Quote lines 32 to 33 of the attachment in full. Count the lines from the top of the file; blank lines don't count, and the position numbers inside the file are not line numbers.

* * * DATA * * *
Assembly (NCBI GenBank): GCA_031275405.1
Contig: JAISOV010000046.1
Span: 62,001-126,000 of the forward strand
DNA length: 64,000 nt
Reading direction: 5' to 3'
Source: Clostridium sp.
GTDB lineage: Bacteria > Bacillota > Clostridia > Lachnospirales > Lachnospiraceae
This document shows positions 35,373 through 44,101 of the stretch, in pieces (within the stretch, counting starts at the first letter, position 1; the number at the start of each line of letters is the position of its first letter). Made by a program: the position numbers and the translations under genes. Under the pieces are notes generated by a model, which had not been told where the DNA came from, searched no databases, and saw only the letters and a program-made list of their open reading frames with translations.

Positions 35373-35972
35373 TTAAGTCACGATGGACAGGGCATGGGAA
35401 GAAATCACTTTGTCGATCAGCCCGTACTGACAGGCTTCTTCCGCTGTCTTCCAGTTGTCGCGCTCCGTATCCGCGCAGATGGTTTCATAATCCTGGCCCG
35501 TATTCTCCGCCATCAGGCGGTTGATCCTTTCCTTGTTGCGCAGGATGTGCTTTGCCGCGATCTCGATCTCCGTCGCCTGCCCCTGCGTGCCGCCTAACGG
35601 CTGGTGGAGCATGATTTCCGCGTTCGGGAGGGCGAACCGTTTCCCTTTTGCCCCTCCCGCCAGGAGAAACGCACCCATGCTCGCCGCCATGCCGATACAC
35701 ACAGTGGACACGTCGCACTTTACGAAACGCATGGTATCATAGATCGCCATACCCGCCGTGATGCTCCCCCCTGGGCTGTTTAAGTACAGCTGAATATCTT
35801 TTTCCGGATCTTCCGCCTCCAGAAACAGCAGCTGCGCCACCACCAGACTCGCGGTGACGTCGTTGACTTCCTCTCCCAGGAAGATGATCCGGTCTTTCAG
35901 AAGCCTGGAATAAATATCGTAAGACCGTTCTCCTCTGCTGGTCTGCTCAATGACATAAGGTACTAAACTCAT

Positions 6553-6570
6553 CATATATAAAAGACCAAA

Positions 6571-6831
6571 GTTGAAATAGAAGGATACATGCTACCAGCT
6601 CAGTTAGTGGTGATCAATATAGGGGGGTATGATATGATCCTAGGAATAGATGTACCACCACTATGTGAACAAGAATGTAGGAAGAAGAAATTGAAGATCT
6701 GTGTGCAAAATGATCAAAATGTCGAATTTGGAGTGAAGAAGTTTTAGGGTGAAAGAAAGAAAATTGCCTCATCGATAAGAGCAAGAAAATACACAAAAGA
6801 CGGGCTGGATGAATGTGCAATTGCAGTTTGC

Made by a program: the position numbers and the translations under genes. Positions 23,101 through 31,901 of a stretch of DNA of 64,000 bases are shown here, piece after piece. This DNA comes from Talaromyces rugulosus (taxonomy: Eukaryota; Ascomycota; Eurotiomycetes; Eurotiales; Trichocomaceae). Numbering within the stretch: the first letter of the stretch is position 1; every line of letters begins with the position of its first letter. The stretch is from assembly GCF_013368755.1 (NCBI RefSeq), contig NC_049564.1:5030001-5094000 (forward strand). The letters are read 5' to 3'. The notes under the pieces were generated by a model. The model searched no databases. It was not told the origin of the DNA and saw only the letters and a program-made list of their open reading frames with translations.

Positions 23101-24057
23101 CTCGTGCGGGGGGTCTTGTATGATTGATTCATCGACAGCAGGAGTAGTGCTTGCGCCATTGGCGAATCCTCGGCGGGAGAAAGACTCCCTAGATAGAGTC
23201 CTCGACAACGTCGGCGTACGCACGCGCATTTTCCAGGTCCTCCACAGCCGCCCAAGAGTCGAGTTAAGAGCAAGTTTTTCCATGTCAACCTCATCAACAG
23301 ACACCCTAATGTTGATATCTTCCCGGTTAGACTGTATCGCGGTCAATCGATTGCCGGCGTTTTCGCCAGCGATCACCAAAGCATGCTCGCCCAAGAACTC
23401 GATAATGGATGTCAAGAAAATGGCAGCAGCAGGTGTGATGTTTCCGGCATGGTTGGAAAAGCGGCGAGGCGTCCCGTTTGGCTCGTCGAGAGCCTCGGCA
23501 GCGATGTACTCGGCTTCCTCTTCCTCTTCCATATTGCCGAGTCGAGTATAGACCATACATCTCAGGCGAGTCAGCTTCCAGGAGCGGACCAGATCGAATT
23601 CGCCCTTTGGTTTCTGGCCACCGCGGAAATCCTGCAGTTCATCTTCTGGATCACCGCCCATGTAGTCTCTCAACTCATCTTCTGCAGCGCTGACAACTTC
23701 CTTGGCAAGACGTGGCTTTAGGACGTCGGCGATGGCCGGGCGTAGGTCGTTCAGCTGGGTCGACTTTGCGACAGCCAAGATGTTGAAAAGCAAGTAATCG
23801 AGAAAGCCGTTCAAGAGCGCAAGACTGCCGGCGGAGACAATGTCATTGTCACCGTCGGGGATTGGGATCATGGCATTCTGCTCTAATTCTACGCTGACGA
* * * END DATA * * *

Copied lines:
23701 CTTGGCAAGACGTGGCTTTAGGACGTCGGCGATGGCCGGGCGTAGGTCGTTCAGCTGGGTCGACTTTGCGACAGCCAAGATGTTGAAAAGCAAGTAATCG
23801 AGAAAGCCGTTCAAGAGCGCAAGACTGCCGGCGGAGACAATGTCATTGTCACCGTCGGGGATTGGGATCATGGCATTCTGCTCTAATTCTACGCTGACGA